Big Banks Poised to Show Return of Long-Elusive Loan Growth
(Bloomberg) -- The loan growth that eluded large U.S. banks for most of last year is expected to finally make an appearance as lenders begin to report results Friday, in a sign the economy is making more progress in recovering from the pandemic.
Federal Reserve data compiled by Bloomberg show that loans at the 25 largest banks were 3.5% higher at the end of December than they were a year earlier. That’s clear improvement from the end of the third quarter, when the same comparison was flat. Still, the highly contagious omicron variant of Covid-19 has taken hold in recent weeks, with the potential to undo those gains.
“I think period-end loan growth will be solid,” Jason Goldberg, an analyst at Barclays Plc, said in an interview. “While 2021 was mostly subdued, you look at some of the data from the Fed and you saw a pretty nice pickup into the end of the year.”
Loan growth has been a particular focus for investors because lagging demand among borrowers, normally a bad sign for banks, is being chalked up to waves of government stimulus tied to pandemic lockdowns that’s now winding down. But even without their lending business firing at peak capacity, U.S. banks have been turning in record earnings throughout the pandemic.
“Loan growth was low because people had a lot of money, were able to pay off some of their” credit cards and other borrowings during the pandemic, JPMorgan Chase & Co. Chief Executive Officer Jamie Dimon said in an interview with Fox Business earlier this week. “You’re going to see banks reporting loan growth numbers, and they’re going to be better now than they were a quarter ago, but that’s the outcome of a growing economy.”
JPMorgan reports results first on Friday, followed by Wells Fargo & Co. and Citigroup Inc. Next week comes Goldman Sachs Group Inc., Bank of America Corp. and Morgan Stanley.
Other key topics to watch in fourth-quarter earnings:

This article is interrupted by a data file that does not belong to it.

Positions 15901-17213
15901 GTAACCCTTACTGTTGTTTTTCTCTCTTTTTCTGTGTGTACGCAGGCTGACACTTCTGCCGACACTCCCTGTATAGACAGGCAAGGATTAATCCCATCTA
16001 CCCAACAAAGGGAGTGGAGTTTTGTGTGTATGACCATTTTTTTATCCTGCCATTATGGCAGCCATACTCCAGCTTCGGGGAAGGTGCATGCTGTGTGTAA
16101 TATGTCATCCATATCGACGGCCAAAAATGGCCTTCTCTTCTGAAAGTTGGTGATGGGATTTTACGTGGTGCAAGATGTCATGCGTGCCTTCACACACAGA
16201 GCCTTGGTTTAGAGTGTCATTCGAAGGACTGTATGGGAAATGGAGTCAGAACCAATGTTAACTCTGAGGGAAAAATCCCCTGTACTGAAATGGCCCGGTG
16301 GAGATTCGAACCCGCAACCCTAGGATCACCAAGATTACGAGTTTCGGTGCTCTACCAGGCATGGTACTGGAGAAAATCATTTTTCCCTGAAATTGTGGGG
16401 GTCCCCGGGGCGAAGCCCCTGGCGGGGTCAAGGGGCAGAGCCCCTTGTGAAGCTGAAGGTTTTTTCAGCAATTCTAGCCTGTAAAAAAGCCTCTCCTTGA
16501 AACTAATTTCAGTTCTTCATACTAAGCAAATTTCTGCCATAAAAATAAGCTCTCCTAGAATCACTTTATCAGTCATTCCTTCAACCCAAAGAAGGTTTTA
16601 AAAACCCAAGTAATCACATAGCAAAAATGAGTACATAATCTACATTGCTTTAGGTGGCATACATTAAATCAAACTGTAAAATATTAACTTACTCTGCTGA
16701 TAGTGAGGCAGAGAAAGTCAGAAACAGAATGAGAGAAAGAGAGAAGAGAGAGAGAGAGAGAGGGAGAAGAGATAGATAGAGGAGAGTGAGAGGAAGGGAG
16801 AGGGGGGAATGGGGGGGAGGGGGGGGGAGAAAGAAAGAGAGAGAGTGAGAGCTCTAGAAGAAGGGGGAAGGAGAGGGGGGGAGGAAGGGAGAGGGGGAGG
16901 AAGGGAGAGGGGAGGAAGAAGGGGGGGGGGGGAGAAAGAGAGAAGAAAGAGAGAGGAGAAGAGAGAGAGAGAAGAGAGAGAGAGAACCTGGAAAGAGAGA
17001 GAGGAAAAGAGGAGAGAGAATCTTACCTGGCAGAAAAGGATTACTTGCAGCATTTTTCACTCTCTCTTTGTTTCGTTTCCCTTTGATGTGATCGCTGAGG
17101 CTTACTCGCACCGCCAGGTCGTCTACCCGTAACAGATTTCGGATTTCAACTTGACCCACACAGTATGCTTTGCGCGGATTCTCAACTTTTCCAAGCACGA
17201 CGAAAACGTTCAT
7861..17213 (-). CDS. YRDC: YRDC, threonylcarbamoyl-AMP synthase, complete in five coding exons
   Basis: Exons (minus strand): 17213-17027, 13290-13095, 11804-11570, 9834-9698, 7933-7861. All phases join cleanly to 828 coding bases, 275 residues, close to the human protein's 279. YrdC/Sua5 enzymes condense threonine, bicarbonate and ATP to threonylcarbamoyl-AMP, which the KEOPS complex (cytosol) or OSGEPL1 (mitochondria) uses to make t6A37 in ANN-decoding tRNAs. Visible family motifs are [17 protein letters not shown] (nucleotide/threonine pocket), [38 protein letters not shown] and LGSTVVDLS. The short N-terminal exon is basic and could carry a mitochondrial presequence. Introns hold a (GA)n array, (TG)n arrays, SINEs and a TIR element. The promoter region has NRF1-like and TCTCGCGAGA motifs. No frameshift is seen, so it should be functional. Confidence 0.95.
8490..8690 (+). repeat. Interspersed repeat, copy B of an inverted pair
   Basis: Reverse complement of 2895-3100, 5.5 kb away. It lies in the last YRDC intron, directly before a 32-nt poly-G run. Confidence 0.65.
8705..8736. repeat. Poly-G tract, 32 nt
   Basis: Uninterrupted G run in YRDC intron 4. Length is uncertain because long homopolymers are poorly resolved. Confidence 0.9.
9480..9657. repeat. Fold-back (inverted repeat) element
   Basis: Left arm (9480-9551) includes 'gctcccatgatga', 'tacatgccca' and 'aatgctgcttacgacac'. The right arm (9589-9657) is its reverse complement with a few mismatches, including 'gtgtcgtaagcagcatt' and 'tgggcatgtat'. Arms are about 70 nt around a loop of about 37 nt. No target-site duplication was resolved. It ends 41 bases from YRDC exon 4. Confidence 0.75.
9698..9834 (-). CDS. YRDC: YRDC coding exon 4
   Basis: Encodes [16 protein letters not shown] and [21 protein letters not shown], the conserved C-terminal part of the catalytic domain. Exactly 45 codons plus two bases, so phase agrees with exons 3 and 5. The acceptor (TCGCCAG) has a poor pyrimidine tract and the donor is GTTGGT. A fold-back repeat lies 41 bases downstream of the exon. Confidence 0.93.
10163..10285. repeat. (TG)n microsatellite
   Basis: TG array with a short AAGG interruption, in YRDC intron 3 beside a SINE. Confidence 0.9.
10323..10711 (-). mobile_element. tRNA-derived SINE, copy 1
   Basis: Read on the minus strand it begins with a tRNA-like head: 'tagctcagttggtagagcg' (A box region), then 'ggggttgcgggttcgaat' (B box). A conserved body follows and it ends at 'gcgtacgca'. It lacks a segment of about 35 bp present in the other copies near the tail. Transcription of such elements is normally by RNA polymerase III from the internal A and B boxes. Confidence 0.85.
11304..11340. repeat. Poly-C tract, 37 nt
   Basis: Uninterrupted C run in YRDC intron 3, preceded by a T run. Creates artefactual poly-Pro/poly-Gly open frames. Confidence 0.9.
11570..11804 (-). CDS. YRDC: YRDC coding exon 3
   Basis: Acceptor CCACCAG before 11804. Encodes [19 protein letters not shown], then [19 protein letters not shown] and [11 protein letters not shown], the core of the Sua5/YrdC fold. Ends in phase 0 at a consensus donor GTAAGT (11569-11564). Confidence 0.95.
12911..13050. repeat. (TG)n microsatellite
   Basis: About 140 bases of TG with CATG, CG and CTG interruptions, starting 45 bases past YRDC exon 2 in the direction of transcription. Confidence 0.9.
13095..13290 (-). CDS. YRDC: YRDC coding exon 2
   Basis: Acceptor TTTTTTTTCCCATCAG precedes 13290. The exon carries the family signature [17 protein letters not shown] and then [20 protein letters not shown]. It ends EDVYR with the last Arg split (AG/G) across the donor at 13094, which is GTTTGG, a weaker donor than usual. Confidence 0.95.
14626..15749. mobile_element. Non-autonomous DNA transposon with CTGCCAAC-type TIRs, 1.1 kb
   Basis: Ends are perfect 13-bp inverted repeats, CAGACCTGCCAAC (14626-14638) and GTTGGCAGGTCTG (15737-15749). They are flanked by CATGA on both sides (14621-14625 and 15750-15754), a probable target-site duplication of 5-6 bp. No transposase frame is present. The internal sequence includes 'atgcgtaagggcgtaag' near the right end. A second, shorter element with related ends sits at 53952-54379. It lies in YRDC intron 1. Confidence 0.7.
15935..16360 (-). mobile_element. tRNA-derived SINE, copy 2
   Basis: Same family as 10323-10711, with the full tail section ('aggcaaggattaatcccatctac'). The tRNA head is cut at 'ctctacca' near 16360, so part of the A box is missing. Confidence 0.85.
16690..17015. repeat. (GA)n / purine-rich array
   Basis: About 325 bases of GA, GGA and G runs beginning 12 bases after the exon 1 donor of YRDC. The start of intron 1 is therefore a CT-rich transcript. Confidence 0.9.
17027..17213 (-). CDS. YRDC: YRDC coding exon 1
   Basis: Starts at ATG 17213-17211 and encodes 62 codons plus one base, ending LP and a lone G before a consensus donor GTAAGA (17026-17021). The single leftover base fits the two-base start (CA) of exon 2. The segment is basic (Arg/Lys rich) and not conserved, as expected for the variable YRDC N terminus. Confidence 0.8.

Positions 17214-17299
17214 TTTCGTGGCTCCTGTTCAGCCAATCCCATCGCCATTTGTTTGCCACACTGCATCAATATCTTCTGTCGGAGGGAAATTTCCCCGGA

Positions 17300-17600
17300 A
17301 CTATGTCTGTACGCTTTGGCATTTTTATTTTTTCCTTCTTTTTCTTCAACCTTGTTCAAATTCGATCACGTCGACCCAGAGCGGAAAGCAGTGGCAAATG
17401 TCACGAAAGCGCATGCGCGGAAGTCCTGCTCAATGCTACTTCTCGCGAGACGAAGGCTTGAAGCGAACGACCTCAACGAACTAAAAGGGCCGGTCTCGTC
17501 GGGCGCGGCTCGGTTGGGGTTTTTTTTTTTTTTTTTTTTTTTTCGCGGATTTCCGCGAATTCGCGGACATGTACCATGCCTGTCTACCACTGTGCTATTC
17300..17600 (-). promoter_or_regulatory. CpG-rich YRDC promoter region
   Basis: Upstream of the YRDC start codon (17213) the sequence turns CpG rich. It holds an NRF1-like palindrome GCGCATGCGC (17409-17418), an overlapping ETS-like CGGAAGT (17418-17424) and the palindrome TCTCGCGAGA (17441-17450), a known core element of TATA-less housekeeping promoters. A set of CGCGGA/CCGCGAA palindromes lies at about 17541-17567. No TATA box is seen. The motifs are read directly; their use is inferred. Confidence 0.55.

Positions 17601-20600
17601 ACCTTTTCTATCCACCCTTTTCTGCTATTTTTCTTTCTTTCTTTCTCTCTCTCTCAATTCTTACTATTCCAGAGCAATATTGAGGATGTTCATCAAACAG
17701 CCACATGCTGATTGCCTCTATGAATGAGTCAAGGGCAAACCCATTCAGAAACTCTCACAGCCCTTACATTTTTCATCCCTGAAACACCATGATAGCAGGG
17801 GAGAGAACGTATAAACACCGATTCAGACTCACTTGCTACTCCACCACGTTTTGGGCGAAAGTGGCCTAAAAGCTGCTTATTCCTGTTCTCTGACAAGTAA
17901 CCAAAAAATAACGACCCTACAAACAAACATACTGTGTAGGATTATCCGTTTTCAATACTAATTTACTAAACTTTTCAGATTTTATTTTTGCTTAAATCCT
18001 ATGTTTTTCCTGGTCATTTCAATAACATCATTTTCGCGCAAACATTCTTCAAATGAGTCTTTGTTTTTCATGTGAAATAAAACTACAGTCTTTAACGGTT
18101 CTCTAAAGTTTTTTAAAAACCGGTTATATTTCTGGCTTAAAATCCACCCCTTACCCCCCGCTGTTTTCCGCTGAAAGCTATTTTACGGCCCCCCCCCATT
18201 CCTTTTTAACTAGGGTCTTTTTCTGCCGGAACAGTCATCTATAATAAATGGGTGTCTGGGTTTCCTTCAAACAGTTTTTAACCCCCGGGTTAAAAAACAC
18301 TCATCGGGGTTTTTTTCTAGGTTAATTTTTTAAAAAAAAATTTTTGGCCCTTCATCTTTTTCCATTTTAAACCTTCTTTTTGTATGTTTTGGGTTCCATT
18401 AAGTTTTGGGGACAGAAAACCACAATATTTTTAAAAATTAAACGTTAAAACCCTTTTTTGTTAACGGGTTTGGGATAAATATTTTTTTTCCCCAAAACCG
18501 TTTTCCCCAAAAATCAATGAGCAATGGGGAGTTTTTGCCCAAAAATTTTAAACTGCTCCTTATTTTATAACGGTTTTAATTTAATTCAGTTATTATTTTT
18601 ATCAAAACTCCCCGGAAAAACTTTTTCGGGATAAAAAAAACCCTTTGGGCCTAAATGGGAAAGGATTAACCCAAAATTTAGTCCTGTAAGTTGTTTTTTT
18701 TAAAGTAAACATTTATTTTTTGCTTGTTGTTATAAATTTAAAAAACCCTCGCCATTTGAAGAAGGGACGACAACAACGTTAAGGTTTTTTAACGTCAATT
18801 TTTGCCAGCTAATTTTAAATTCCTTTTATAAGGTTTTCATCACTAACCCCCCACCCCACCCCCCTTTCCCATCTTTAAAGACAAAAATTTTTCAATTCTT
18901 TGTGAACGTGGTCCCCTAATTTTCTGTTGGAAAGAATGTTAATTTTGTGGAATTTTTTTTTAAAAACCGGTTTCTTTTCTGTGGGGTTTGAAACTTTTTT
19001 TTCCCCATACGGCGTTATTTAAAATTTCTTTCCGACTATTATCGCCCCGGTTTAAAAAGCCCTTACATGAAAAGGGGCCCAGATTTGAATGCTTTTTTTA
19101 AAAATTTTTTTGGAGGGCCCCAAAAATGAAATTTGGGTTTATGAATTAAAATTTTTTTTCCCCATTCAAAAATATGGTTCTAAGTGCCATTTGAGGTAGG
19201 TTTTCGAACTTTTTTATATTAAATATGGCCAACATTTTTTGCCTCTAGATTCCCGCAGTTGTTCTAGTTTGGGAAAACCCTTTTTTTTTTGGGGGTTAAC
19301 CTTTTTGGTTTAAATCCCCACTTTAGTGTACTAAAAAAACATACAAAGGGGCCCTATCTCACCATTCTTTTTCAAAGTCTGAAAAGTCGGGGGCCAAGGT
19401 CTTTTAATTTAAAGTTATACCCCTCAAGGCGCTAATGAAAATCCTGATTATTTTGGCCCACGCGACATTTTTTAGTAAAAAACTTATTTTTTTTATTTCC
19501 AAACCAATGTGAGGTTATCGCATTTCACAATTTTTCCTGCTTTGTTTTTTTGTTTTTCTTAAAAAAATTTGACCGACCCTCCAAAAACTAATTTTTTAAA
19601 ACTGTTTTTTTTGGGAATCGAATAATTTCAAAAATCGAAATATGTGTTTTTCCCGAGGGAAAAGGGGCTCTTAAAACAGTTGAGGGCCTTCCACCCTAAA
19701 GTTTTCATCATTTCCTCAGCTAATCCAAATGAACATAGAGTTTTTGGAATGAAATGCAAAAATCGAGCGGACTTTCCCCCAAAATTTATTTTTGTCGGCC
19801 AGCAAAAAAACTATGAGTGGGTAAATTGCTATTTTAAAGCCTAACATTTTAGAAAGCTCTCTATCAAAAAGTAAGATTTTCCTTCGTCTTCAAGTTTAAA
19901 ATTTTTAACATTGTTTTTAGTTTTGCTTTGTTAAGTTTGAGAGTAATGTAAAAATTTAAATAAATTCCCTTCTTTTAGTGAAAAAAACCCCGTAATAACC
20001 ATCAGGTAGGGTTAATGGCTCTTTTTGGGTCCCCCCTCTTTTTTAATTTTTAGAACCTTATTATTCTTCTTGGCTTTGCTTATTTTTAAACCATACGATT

Investment-banking revenue at the five biggest firms probably climbed 15% in the fourth quarter from a year earlier, according to analyst estimates compiled by Bloomberg. Fees from advising on mergers and acquisitions will give the figure a boost after global transaction values reached a record last year.
Goldman’s dealmakers took the top spot in terms of market share, while JPMorgan ranked second and Morgan Stanley third.
Trading, on the other hand, could fall 5% across across the industry. Executives at the biggest trading shops have cautioned that the record results posted in 2020 are unlikely to be replicated, given quieter volatility levels. They’re instead predicting a continuing “normalization” of the business.
JPMorgan President Daniel Pinto last month called inflation the “most important issue at the moment.” He said the most likely scenario is that Fed actions and components pushing inflation up, such as supply-chain issues, are going to converge in a way that will help the economy avoid a recession.
Executives’ comments on inflation, and how it may already be affecting their bottom line, are likely to be a key focus. A smooth normalization of interest rates will spur dealmaking, but volatile and disruptive rate increases will be a recipe for some market pain, Pinto said last month.
An increase in consumer prices bolstered expectations that the Fed will begin raising interest rates in March to tame inflation. The consumer price index climbed 7% in 2021, the largest 12-month gain since June 1982, according to Labor Department data released Wednesday.
Banks set aside tens of billions of dollars for potentially soured loans at the start of the pandemic, and then released much of that last year after those losses never materialized. The reserve releases padded earnings throughout 2021 -- a trend that’s expected to continue in the fourth quarter, albeit on a smaller scale.
“Asset quality remains really, really benign, so we expect losses to remain at historically low levels,” Goldberg said. “Certainly loan-loss reserve releases will continue to abate, in part because you have loan growth, which is a good thing.”
The biggest banks have already warned that their expenses will probably go up this year, and investors will be keen for more details. Firms have been opening their wallets to keep workers happy amid a talent war, first with more pay for junior bankers and now with higher bonuses.
Revenue forecasts are also key as the Fed begins its rate-hike efforts. Wall Street operations have been a boon for big banks for the past two years, first in trading and then in investment banking. It remains unclear whether there’s room for that to continue.
“It’s all about the forward look,” Credit Suisse Group AG analyst Susan Roth Katzke wrote in a note to clients, citing the benefit of rising interest rates, loan growth and the “degree of sustainability of market-related revenue momentum.”
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